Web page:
Even though they often had people from the motor company meet up with them, Alice insisted on doing everything herself from the very first day. In New York when they were ready to leave…
[quote]Willing hands reached for the crank handle at the front end but, suddenly recalling that this was to a women’s expedition, I said, Wa-a-it a minute! We’d better get ourselves started![/quote]

She maintained that attitude throughout the entire journey, doing repairs herself, taking full command in an age when women generally took a backseat.

This was also in an age when not everyone appreciated the automobile. In fact, one farmer changed the color of his house from the yellow notated in the Blue-Book, to green simply to throw drivers off track.


The Challenges

Because this drive was a publicity event, the entire trip is well documented. Alice even had a small camera along with her, plus a publicity man, J.D. Murphy, who traveled by train and met up with them along the route to interview the women. With no set itinerary, and no cell phones to check in, it’s amazing he was able to keep up, surprising even Alice.
[quote]I never could figure out how he knew in what town he would find us![/quote]
Iowa was a particularly difficult stretch due to the rain and the mud. At one point, the folks in the lobby of their hotel encouraged them to put the car on a flatbed to Missouri. Alice wouldn’t hear of it.
[quote] I’ll drive every inch of the way if it kills me! To me, it would have been cheating of a sort to use railroad transportation for part of the journey across the continent.[/quote]

Not once did Alice relinquish the wheel, not when she had to drive straight down into an arroyo, or when a prairie dog hole caused the bolt to come out of the tie rod, not even when she had to climb near vertical hills. She wanted every mile, to be her mile. It was her job. And she succeeded.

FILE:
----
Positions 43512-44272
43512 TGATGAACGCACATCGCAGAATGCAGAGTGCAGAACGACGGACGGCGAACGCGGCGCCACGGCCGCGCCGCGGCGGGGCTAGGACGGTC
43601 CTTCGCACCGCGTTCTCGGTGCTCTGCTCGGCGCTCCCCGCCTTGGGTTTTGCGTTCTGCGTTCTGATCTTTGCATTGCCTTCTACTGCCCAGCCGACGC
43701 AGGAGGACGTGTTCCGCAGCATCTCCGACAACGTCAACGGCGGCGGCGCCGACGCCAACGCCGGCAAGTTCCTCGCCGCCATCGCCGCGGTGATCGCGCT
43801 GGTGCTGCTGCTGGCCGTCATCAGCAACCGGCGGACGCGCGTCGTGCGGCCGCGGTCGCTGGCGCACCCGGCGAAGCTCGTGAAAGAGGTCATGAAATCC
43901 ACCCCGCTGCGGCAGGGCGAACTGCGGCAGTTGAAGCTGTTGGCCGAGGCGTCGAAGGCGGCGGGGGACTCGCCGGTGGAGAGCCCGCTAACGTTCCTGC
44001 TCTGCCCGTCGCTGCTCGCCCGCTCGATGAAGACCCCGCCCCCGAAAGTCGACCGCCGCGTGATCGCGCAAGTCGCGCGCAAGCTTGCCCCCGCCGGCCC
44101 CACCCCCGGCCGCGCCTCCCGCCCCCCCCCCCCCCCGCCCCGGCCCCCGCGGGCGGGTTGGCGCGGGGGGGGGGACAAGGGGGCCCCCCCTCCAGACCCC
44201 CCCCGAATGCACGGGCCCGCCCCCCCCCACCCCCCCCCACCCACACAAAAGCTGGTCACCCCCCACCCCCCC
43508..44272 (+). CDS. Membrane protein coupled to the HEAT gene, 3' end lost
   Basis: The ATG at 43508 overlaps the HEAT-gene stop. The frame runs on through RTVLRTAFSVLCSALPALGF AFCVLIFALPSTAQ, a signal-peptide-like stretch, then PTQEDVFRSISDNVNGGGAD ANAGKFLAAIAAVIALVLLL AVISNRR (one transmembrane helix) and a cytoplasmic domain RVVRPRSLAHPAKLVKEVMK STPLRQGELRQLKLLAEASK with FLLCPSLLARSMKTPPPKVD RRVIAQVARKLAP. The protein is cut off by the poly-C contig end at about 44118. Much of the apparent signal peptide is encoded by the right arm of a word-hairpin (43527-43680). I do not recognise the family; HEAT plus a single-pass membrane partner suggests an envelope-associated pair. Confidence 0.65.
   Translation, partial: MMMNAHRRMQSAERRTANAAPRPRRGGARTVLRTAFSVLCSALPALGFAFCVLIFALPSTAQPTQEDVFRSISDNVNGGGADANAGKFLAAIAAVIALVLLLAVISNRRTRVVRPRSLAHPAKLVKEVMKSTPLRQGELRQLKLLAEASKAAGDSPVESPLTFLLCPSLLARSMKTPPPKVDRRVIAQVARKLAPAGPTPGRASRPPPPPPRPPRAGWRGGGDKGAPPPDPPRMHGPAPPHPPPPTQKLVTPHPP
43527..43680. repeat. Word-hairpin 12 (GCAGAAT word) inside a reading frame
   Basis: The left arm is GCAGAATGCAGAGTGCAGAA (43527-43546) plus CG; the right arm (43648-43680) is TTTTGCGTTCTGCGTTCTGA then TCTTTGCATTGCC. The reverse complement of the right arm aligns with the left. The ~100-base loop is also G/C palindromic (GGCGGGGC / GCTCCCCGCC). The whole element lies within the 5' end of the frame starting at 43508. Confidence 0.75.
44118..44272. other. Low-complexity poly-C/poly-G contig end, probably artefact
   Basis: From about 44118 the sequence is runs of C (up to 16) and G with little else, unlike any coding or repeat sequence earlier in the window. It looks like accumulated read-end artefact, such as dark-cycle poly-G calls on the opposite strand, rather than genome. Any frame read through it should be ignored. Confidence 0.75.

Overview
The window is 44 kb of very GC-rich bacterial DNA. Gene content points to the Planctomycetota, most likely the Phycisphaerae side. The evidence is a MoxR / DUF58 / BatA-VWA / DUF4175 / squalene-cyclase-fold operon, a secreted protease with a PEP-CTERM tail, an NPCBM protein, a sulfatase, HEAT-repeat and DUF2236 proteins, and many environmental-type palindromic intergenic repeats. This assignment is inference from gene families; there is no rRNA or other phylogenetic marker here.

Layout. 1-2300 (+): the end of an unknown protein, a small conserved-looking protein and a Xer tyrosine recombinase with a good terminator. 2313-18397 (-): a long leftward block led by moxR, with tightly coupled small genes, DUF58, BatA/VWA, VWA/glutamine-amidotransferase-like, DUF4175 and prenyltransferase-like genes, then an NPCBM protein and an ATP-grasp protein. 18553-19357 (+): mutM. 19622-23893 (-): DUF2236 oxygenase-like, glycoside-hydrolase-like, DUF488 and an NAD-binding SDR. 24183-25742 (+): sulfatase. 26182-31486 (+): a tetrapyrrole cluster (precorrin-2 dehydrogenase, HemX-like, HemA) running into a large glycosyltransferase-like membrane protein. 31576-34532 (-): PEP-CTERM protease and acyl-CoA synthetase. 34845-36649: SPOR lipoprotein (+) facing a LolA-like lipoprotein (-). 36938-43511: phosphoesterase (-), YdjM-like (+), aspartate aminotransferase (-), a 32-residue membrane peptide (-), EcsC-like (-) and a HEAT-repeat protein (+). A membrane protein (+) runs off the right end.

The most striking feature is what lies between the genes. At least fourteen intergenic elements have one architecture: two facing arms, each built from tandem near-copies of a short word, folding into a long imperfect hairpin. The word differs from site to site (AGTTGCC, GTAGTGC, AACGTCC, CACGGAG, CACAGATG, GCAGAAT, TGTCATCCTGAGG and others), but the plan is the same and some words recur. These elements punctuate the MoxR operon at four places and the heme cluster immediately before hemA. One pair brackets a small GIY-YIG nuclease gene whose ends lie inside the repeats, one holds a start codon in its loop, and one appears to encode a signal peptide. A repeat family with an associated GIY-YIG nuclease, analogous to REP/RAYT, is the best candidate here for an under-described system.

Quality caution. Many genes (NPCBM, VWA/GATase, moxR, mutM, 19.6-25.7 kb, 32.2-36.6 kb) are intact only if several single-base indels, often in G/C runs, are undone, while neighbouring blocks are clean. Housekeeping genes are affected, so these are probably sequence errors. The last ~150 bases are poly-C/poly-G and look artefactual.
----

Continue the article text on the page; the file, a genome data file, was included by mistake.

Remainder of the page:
Alice, Nettie, Margaret, and Hermine arrived in San Francisco on August 7th, to great fanfare. After two months on the road, the women had achieved their goal.

[quote]What a day! But for that matter, what a journey!–a prelude to the thousands of women drivers who would later make this same trip–in much shorter time–from hell Gate to the Golden Gate![/quote]

Alice Ramsey and friends

From one car lovin’ girl to another, thank you Alice, for blazing the path.

So was the publicity stunt successful for Maxwell? Judging by the numbers, I’d say so.  20,500 Maxwell’s were sold in 1910, up from 9,460 in 1909. Pretty good jump! By 1925, though, the Chrysler Company absorbed Maxwell. Sadly, no one knows what happened to the car Alice and her friends drove across country.

Years After the Epic Journey

In 1960, the 43rd National Automobile Show awarded Alice  “Woman Motorist of the Century.”
[quote] Your feat… helped unleash those forces which have put America and the rest of the civilized world on rubber-shod wheels. That trip through an all but trackless land helped mightily to convince the skeptics that automobiles were here to stay–rugged and dependable enough to command any man’s respect, gentle enough for the daintiest lady.[/quote]